‘Praying for a miracle’ - little Ryan Wright’s parents keep vigil at his North Walsham bedside

Ryan Wright pictured at home this week with his parents Hayley and Darren, and brother Keenan. Pictu

Ryan Wright pictured at home this week with his parents Hayley and Darren, and brother Keenan. Picture: ALEX HURRELL - Credit: Archant

The mother of little Ryan Wright, who is dying from a rare childhood cancer, says all she can do is pray for a miracle as she and her husband keep vigil at his bedside.

Hayley Wright, 32, said Ryan's will to live, and the support and love of family and friends, had given her the strength to keep going through the darkest days of her life.

The family are now at their home, in Fairview Road, North Walsham, where Ryan is on a morphine drip and is almost constantly asleep.

Doctors at Addenbrooke's Hospital, Cambridge, discovered last month that, despite surgery and chemotherapy, his neuroblastoma had returned.

Hayley said a CT scan had revealed several brain tumours. 'We were told there is nothing anyone, in any country, can do for him and that there would be a 90pc chance of him dying on the operating table,' she added.

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After the family had spent six days at the Quidenham East Anglian Children's Hospice, 22-month-old Ryan was brought home by ambulance last Thursday.

His parents were told that he had about a fortnight to live and were warned that he might not survive the journey.

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But Hayley said she still kept trawling the internet looking for 'every possibility,' although she accepted that Ryan was too ill to be flown to the USA for specialist treatment.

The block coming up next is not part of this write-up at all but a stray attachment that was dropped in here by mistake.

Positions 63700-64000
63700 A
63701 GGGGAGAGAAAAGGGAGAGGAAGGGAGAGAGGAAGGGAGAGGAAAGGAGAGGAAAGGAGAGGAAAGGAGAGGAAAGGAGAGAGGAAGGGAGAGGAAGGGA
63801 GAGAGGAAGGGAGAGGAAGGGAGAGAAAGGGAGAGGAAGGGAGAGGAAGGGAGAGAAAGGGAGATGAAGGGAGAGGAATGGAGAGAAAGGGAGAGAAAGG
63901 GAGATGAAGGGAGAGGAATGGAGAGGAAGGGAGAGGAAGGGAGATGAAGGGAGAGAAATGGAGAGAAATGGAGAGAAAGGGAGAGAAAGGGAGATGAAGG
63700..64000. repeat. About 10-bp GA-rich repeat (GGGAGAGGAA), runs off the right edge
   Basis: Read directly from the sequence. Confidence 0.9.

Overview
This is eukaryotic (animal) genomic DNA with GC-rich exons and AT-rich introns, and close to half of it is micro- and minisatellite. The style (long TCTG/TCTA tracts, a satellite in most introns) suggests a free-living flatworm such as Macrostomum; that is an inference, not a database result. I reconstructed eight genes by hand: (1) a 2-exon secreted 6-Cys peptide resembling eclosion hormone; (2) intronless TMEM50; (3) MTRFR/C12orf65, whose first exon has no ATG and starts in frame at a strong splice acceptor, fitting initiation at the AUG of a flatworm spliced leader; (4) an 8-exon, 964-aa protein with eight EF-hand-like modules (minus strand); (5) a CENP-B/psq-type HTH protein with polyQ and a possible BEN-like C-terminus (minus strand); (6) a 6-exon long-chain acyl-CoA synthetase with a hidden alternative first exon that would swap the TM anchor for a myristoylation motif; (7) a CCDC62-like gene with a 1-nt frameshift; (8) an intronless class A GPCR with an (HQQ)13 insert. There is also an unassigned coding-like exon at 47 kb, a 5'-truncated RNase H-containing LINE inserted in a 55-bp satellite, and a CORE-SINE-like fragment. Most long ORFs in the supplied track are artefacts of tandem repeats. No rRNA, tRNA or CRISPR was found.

'Part of me doesn't want to give up, ' she said. 'I just pray for a miracle.'

The family is now receiving daily visits from a Quidenham nurse who makes sure Ryan is as comfortable as possible.

'He knows who we are and gives a half smile when he's awake, and he responds to his name,' said Hayley.

Before his relapse Ryan had begun walking, supported by walls, and was saying his first words, including 'Mum' and 'Dad'. But the tumours had left him unable to co-ordinate his movements and he was now too ill to be moved out of the house.

Hayley and her husband Darren, 33, are spending as much time as they can cuddling Ryan. Darren stays beside him through the night until 2am or 3am and Hayley said she only left the house to take their oldest son, nine-year-old Keenan, to school at Tunstead.

Keenan had been more settled since returning from Quidenham where he had experienced nightmares, said Hayley. He had been screaming in his sleep, telling his younger brother Ethan, five, to come quickly because Ryan was dying.

'What's happening is the scariest thing any parent could go through,' said Hayley. 'Inside I feel so numb. I don't know how to feel - how to react. I am so scared I'm going to wake up one morning and Ryan's not going to be here.'

Two friends had been bringing the family meals so that they did not have to bother with cooking and Hayley said she thanked all the very many people who had given the family practical and emotional support which they truly appreciated. She added: 'I don't think anyone can do any more for us now - unless they've got a magic wand to make everything better.'

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